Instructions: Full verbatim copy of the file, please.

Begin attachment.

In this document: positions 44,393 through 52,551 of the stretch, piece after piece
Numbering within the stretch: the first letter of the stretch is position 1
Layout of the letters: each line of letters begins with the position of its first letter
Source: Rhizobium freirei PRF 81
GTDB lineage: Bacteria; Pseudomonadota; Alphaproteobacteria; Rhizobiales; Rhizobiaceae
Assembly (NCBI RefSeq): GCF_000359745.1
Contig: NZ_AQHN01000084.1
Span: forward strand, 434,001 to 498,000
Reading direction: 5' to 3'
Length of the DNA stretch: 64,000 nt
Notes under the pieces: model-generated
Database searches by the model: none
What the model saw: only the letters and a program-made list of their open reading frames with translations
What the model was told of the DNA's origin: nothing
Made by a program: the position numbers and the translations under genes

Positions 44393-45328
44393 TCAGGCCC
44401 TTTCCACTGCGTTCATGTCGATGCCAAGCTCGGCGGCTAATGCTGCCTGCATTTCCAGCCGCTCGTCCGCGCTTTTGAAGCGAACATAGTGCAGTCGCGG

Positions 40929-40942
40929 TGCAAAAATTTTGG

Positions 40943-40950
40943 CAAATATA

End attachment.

In this document: positions 44,393 through 52,551 of the stretch, piece after piece
Numbering within the stretch: the first letter of the stretch is position 1
Layout of the letters: each line of letters begins with the position of its first letter
Source: Rhizobium freirei PRF 81
GTDB lineage: Bacteria; Pseudomonadota; Alphaproteobacteria; Rhizobiales; Rhizobiaceae
Assembly (NCBI RefSeq): GCF_000359745.1
Contig: NZ_AQHN01000084.1
Span: forward strand, 434,001 to 498,000
Reading direction: 5' to 3'
Length of the DNA stretch: 64,000 nt
Notes under the pieces: model-generated
Database searches by the model: none
What the model saw: only the letters and a program-made list of their open reading frames with translations
What the model was told of the DNA's origin: nothing
Made by a program: the position numbers and the translations under genes

Positions 44393-45328
44393 TCAGGCCC
44401 TTTCCACTGCGTTCATGTCGATGCCAAGCTCGGCGGCTAATGCTGCCTGCATTTCCAGCCGCTCGTCCGCGCTTTTGAAGCGAACATAGTGCAGTCGCGG

Positions 40929-40942
40929 TGCAAAAATTTTGG

Positions 40943-40950
40943 CAAATATA